• If the company has historically been extroverted and this candidate is more introverted, is that a bad thing? Or just a different thing? We realized that just because the current make-up of the management team skewed towards extroversion, in fact, much of the company wasn’t necessarily made in that image. Furthermore, this told us that vocal leadership isn’t the only way to be successful… and maybe shouldn’t be.
  • Do the traits we are reacting to – a more reserved and deliberate thoughtfulness in this case — prevent them from getting their job done and being effective in their role? Going further, could this trait help them in this way and we’re just overlooking it?
  • Should we bring in someone who will fit with the culture? Or someone who will add to it? Once we think about a new person being an add rather than an exact match to what we have already, can we think of situations where their personality could be just what we need? This answer became pretty obvious – always skew toward hiring for add.
  • How would the others on the team need to adjust to accommodate a different style? We played out these scenarios.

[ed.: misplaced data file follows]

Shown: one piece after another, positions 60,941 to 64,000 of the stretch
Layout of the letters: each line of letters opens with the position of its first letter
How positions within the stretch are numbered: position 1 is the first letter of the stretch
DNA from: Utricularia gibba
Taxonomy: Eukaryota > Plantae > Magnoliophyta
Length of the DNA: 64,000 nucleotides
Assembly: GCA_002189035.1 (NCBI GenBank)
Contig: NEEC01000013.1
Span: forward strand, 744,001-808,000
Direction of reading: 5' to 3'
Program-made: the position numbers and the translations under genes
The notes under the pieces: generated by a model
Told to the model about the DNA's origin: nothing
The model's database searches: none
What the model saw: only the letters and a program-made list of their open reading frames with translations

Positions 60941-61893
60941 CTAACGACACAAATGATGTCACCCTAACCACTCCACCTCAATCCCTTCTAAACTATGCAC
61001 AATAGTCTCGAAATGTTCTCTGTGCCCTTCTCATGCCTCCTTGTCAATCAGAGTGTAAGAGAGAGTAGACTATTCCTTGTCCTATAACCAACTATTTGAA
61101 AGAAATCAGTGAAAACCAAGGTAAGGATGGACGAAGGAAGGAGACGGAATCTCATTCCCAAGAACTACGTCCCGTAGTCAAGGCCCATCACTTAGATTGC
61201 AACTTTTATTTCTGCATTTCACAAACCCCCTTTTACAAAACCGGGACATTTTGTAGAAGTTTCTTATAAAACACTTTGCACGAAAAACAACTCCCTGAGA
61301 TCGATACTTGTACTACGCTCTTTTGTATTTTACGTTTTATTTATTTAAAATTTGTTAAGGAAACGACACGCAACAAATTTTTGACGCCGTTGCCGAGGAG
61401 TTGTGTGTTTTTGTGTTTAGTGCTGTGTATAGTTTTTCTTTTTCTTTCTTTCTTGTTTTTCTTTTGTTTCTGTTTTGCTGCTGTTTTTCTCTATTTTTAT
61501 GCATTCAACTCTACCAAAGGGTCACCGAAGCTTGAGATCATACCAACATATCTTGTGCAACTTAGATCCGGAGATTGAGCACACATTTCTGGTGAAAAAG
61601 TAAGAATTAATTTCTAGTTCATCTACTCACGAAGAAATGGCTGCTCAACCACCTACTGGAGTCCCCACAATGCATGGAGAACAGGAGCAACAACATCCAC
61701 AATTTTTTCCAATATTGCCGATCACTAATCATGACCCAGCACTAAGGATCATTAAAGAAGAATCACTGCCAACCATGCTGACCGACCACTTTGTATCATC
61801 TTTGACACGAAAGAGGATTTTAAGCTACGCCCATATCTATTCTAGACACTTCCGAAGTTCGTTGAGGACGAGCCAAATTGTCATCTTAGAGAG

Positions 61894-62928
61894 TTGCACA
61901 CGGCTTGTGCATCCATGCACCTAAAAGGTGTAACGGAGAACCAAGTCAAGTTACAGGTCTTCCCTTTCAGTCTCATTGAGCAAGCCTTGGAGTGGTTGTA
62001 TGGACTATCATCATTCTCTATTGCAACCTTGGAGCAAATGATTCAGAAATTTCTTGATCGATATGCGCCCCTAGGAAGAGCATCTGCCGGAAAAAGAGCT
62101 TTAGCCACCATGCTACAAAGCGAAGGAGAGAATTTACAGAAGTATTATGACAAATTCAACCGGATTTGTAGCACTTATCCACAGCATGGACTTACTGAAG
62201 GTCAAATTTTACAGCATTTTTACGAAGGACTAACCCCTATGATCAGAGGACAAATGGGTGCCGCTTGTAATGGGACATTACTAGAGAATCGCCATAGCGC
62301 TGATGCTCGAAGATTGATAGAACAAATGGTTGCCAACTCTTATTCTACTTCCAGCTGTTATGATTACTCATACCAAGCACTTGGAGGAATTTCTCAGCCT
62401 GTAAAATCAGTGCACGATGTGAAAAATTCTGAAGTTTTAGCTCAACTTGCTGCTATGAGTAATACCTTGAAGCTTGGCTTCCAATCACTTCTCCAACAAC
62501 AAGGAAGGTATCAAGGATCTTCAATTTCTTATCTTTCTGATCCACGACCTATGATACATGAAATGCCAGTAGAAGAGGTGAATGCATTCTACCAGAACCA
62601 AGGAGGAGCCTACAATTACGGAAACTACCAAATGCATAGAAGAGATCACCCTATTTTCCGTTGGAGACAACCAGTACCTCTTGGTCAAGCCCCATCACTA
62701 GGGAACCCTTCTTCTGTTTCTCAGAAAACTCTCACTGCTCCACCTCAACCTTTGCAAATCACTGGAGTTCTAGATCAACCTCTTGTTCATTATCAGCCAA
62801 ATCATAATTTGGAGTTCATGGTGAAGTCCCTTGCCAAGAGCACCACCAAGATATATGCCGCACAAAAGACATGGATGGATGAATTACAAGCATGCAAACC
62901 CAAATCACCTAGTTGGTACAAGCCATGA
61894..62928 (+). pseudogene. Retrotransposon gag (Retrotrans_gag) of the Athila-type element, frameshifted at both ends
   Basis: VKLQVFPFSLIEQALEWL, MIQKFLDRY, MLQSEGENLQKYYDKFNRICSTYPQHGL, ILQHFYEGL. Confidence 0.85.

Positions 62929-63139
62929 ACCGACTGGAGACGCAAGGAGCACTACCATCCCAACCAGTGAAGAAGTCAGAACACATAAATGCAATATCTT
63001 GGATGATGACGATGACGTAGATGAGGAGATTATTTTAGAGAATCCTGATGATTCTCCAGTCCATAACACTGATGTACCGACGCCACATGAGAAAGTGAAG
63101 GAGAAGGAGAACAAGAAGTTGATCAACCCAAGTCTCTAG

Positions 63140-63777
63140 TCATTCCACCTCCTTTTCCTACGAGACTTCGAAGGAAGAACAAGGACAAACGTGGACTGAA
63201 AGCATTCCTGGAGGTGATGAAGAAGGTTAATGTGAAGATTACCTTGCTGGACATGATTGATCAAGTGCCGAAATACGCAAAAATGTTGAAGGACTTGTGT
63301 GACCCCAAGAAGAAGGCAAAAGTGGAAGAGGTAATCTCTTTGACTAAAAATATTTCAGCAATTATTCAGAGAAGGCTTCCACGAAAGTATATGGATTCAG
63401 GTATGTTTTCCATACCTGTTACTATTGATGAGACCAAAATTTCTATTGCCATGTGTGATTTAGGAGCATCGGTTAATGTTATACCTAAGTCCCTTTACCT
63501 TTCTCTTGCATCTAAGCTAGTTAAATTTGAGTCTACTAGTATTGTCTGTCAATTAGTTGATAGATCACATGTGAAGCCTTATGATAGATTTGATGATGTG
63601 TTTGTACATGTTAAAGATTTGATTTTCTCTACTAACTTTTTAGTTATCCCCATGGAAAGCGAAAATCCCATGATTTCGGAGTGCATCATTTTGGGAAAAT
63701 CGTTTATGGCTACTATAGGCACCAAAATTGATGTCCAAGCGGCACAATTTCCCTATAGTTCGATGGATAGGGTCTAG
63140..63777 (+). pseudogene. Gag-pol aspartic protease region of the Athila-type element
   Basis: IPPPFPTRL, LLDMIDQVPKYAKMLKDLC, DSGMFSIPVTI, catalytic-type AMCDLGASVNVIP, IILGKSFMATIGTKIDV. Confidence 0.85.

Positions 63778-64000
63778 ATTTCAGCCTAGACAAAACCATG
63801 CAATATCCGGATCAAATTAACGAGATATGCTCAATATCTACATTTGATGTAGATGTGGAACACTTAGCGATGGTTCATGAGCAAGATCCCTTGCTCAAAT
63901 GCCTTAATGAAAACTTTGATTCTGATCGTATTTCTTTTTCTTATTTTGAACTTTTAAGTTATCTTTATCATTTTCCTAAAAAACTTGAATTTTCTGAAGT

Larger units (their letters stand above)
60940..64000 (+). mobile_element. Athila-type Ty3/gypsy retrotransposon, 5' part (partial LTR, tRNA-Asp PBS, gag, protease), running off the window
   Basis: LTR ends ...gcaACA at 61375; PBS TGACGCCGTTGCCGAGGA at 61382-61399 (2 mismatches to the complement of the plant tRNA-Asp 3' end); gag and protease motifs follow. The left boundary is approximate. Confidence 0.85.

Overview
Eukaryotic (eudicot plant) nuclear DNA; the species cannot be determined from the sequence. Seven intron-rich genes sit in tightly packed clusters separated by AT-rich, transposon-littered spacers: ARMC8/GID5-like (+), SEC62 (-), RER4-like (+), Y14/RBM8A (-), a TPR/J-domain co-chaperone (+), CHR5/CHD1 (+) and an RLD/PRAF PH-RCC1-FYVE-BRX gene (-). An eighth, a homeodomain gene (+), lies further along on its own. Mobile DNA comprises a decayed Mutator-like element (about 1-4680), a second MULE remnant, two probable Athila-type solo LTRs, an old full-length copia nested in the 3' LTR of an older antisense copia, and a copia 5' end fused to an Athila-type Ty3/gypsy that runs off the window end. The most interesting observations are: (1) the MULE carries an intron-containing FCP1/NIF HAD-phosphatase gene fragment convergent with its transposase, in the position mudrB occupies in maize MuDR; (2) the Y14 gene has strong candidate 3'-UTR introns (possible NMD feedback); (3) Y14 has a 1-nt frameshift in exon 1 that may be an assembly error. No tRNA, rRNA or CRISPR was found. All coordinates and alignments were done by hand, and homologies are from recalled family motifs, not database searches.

• Are the knee-jerk assessments we were making ones that we would attribute to someone we knew well?

We shared our concerns with the candidate. At that point, we were more concerned that the rest of the executive team would be the reason for any ineffectiveness, not the other way around. The candidate offered examples of how she had worked with strong personalities effectively in the past, pointed out that she is often the calm one in the storm, and reiterated her interest in the role.

We got data. Everyone on the executive team took the Predictive Index behavioral profile assessment, and so did our finalist candidate and the rest of the candidate slate. Turns out our finalist candidate was the closest fit, according to the results.

Naturally, we also talked with references — people who had worked with this candidate before.

We also invited the candidate to meet with a more neutral third-party with a different vantage point – in this case, one of the company’s investors, who was focused on company results more than specific interpersonal dynamics.

All of this data collection increased our hiring confidence.